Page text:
Federal, postal and retiree groups have already raised over $3 million to buy arms -- in the form of ads and lobbying expenses -- for the battle to keep civil service pensions from being "gobbled up" by social security.

Plans for integrating the two very different monthly pension systems have not gone much beyond the talking stage. But civil servants are coughing up donations in record amounts to block the merger. Most believe the linkage would erode benefits they have been promised (and have paid for), or that it would cost them more to help finance the "welfare" aspect of social security.

Ironically, federal workers, who manage the giant Social Security system that covers most other Americans, are not under it. And they like it that way. Those who are covered or elegible for benefits under social security earned credit through a spouse, or through nonfederal work.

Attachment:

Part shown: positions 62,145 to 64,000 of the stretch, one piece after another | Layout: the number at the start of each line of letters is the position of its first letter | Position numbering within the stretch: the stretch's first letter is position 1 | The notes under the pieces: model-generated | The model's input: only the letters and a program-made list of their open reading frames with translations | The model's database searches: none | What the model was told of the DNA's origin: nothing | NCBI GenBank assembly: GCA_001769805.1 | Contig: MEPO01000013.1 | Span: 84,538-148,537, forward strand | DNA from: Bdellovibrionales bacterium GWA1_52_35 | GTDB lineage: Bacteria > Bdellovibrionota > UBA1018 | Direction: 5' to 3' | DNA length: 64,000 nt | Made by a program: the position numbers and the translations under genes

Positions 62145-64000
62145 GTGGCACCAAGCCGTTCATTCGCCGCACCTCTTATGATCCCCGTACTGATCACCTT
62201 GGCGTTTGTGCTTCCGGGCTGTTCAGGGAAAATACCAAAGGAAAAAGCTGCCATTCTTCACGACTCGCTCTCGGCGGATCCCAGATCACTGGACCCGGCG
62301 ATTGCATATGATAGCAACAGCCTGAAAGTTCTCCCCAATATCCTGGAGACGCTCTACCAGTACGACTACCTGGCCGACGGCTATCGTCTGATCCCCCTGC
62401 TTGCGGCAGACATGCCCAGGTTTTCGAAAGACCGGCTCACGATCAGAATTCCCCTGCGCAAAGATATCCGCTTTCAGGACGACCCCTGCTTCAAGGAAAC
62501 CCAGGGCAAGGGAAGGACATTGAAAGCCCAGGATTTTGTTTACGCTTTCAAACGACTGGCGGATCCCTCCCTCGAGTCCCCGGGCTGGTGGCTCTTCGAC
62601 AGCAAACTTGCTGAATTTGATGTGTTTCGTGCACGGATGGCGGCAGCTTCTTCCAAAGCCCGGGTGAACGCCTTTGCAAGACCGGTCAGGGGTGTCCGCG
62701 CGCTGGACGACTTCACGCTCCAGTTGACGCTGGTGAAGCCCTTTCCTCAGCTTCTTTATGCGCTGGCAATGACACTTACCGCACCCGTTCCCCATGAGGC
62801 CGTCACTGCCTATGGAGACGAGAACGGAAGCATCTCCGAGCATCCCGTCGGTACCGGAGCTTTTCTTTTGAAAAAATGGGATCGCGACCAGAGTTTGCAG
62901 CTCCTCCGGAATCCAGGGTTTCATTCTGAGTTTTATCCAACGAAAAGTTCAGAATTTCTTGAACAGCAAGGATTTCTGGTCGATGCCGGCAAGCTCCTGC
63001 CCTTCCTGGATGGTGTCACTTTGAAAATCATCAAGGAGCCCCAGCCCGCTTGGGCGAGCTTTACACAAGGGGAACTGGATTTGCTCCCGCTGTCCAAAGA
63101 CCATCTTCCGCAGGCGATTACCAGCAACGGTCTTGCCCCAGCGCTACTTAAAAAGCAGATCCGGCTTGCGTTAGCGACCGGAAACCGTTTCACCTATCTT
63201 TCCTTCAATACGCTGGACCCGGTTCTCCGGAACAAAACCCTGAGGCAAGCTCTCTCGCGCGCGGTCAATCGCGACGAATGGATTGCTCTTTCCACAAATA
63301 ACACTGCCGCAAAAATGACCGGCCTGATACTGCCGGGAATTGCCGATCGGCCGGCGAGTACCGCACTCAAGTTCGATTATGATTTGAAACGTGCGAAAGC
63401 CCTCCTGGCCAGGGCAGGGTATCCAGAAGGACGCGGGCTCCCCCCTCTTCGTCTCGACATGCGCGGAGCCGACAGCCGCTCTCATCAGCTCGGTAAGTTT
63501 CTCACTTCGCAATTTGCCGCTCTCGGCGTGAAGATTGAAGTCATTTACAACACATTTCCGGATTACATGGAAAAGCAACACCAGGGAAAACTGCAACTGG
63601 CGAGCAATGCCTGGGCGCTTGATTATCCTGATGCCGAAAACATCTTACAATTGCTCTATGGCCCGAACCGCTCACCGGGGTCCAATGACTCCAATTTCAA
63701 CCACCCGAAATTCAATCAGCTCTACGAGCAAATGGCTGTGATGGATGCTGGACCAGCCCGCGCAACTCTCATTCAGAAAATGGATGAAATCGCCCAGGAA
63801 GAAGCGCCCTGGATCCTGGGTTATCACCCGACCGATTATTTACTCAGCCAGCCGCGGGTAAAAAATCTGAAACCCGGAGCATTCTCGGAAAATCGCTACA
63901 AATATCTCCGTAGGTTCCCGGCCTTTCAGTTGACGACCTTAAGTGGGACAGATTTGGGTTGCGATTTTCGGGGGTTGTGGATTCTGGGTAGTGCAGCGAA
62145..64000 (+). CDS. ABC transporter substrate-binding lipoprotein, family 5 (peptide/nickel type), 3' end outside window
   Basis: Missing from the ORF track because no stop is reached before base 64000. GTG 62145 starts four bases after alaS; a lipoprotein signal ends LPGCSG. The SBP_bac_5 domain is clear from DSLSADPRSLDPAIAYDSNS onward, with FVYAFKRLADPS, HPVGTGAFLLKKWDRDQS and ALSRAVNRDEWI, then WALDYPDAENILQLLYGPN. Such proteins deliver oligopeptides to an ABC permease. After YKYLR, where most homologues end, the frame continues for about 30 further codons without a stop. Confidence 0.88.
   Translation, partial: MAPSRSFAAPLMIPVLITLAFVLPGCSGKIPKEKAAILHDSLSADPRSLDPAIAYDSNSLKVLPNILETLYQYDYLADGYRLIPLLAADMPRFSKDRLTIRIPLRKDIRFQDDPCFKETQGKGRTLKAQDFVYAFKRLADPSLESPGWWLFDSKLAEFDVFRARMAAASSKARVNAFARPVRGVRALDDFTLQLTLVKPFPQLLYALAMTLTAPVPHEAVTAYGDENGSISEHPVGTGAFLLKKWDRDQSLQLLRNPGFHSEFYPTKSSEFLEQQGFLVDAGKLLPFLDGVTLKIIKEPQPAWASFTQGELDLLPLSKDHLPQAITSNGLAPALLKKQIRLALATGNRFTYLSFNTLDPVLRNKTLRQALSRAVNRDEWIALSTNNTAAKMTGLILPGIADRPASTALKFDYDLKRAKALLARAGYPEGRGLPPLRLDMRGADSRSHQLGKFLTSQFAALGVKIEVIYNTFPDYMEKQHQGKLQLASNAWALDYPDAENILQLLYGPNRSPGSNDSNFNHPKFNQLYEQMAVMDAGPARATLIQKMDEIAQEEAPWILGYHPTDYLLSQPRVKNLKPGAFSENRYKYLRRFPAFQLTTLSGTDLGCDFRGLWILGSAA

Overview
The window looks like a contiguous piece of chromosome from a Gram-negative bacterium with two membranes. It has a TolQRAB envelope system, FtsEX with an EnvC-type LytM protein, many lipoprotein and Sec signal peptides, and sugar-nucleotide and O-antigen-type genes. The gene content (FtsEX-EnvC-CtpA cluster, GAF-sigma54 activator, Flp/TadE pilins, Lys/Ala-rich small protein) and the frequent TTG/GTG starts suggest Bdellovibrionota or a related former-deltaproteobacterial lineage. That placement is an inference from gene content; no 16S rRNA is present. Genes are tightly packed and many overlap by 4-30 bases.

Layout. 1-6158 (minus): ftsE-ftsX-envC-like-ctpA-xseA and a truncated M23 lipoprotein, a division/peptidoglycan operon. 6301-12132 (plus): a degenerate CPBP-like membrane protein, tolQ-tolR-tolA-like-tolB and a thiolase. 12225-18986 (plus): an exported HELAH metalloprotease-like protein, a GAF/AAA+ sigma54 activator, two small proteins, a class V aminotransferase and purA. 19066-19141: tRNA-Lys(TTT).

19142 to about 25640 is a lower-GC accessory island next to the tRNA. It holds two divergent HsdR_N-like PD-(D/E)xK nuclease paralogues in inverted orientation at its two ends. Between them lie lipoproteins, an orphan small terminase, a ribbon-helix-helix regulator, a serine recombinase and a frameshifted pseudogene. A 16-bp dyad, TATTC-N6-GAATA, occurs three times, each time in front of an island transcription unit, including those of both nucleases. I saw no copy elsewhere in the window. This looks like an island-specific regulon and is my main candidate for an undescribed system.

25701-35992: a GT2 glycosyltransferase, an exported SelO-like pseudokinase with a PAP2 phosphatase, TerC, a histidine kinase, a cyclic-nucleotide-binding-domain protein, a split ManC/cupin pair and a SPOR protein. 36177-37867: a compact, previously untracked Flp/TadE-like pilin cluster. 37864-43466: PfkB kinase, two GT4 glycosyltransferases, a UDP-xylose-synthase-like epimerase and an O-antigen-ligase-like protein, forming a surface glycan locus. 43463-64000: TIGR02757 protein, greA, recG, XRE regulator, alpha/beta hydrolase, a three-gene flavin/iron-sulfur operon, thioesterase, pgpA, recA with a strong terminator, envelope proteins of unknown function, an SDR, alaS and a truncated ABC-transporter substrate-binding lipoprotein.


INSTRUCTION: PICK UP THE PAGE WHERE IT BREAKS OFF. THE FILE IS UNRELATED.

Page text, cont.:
A blue-ribbon task force is expected to report to Congress within a couple of weeks the results of a lengthy feasibility study on merging the two very different systems. But Congress isn't likely to tackle the merger plan next year -- an election year -- because of the passions merger has stirred among government workers and the fact that it lacks political sex appeal with other voters. To be on the safe side, however, federal, postal and retiree groups have been building up big lobbying funds to fight the merger when and if it becomes a serious issue.